Scenic view of trees at camp

Dutch and Dutchess’s Advice

by Lizzie Klein


Do you have a saying that your family lives by? In season 2 of the Pine Cove Podcast, we sat down with Craig “Dutch” Langmeier and Carrie “Dutchess” Langmeier to talk about some of the household phrases that have guided their parenting, marriage, and life relationships throughout the years. Just like their marriage check-in, this interview offers some great, practical advice for all of us—even those without kids. Check out some of Craig and Carrie’s wisdom below, then listen to the podcast episodes at the link below! 

Run to the problem, not from the problem.

Very few problems go away on their own—in fact, most get bigger over time. That’s why it is so important to face conflict head on instead of putting it away and pretending it isn’t there. The truth is you will face disagreements, whether that be with your children, spouse, coworkers, or friends. But the quicker you confront them, the quicker you will be able to walk in the freedom that comes with true reconciliation.

So how do you do that?

  • Be up front about what you want to talk about as you jump into the conversation. It’s too easy to try to avoid being clear about what the problem actually is. 
  • It’s hard to have a conversation when you’re rushing from thing to thing. Create margin in your life so that you have time to talk about problems.
  • Wait for the Lord’s green light to initiate conversations.
  • Look inside yourself first. Crazily enough, you might be the problem!
  • Take the first step toward the problem. This might be the hardest thing to do.

Listen Here

Fight for intimacy over harmony.

Would you call yourself a “peacemaker”? Or a “peace-faker”? Sometimes we get the wrong idea about peace and think that avoiding conflict is the way to unity. However, the Lord calls us to engage in the uncomfortable. If being known is the goal, that involves really being honest with one another. The reality is that if you don’t deal with it now, you will probably hold bitterness. And the best way to keep a little thing from becoming a big thing is to compassionately walk into hard conversations with the people you love.

So how do you do that?

  • Learn to identify how you are feeling and how it happened. You will need to be able to help someone else understand you better, which starts by understanding yourself.
  • Love someone enough to say something. True love doesn’t allow someone else to not be told when they are behaving in a way that is disrupting intimacy.
  • Don’t bring up things in the heat of an emotional moment. Be wise about the timing of your conversation.
  • Remember that this is worth doing poorly. It’s better to have a bad conversation that moves you closer in intimacy than to not have a conversation at all. 

Listen Here

Consumption without contribution leads to entitlement.

Work hard, play hard. This saying is often thrown around without much thought, but the truth behind it is so valuable! We want to be contributors, not just consumers of the world around us. When we learn the value of hard work, we not only gain a stronger work ethic, but we also gain self-confidence and gratitude that will transform our view of our household, job, and community. Teaching your kids to find meaning in even the little things will produce in them a sense of responsibility that will serve them for years to come.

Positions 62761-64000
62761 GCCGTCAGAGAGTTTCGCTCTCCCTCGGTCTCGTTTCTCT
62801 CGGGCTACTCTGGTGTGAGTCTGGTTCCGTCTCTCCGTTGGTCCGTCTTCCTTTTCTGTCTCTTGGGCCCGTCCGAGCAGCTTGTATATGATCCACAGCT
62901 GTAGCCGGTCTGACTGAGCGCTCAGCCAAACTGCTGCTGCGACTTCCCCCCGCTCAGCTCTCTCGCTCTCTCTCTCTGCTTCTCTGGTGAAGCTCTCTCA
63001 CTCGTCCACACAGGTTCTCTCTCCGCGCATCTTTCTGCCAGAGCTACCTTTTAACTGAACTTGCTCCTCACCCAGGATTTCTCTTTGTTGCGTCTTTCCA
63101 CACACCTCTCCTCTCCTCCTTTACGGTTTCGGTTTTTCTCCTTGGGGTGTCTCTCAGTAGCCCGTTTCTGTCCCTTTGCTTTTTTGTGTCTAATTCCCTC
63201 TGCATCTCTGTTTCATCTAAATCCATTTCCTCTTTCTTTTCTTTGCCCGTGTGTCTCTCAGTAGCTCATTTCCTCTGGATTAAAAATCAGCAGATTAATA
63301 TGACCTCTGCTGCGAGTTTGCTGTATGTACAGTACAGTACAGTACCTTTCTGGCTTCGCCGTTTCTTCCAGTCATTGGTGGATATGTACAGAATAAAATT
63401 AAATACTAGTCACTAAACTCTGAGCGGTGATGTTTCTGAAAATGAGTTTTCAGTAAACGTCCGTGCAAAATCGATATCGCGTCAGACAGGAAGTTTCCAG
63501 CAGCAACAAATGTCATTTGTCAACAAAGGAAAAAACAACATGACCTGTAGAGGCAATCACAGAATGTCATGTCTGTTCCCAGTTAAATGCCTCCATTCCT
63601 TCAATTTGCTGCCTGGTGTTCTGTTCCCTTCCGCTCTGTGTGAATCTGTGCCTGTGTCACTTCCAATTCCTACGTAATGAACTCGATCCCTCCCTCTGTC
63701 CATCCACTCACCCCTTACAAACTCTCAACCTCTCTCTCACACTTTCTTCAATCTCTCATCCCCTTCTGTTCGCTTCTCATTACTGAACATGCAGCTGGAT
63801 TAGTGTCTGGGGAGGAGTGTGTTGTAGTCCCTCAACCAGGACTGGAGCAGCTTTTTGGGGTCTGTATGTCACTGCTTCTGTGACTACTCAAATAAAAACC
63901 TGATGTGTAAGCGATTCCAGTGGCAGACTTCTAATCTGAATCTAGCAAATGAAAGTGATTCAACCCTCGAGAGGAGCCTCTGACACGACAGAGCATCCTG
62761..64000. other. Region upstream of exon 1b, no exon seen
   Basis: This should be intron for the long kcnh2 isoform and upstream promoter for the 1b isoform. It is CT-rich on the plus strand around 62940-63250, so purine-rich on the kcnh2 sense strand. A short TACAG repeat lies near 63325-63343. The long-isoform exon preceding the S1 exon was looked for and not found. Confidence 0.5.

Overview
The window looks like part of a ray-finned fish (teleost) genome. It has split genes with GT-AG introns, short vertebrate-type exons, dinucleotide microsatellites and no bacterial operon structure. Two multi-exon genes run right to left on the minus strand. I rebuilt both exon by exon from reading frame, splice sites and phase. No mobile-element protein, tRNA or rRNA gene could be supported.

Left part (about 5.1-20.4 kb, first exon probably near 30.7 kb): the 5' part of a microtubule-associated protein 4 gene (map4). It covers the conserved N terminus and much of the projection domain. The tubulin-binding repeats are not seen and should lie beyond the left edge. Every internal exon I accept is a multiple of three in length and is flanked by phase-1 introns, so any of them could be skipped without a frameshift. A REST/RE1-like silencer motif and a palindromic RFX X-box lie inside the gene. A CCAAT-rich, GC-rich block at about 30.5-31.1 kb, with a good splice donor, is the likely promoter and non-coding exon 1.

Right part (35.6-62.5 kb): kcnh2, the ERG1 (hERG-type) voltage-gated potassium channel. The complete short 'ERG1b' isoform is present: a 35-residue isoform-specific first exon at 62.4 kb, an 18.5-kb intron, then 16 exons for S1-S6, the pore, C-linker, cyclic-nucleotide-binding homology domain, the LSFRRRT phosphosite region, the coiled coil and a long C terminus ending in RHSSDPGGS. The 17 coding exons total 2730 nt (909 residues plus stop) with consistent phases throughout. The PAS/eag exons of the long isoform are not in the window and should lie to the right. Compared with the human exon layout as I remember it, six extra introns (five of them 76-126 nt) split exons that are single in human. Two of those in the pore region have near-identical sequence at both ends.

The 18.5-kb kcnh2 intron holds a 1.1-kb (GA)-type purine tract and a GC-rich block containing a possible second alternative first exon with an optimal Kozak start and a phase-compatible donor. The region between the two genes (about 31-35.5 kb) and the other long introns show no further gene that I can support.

So how do you do that?

  • Start young. Look for ways your little kids can contribute around the house.
  • Provide opportunities to contribute. It’s always easier to do it all yourself, but kids will learn by doing. 
  • Use the phrase, “Join me in this important work.” This helps children see the meaning behind their contribution and see the value of their work.
  • Play hard together. Don’t forget to celebrate and have fun when the work is done!

Listen Here

You produce what you praise.

Positive reinforcement might make you think of dog training or even a science class that you took in middle school, but did you know that it actually works with people? When we reward people for their behavior, it really does encourage them to continue doing it. Finding ways to uplift your coworkers, spouse, or children when they care for you well will not only make them feel good, but will keep them coming back for more!

So how do you do that?

  • Praise character, not just competence. Make sure you’re looking for ways to encourage the inner traits that resulted in good behavior, not just the behavior itself.
  • Give private AND public praise. You need both for healthy encouragement.
  • Apply this to all relationships, not just your children. Everyone needs to hear they are doing a good job!

Listen Here

Prepare your heart.

Have you ever had someone unexpectedly pull you aside to tell you something hard? Were you left feeling overwhelmed and underprepared because you just didn’t see it coming? That is the whole idea behind giving someone time to prepare their heart. Some conversations are just plain hard, and if delivered at the wrong time they can create even bigger problems in the future. A great way to avoid a defensive, emotional, or hurtful reaction is to give someone time to prepare their heart for what you need to say.

So how do you do that?

  • Show others honor by asking if it’s a good time to talk. 
  • If not, say, “Tell me when you’re ready.” And be willing to wait until they’re ready.
  • Make sure they know that you are on their team. It’s important to remind them of that as you head into potentially difficult conversations.
  • Give the Holy Spirit time to work. It might take some time before someone is ready to talk about something difficult. Be prayerful and patient.

Listen Here

Posted Oct 19, 2022

Lizzie Klein

Former Forge Student

Read More Posts

Click here to sign up for our Inside the Cove newsletter!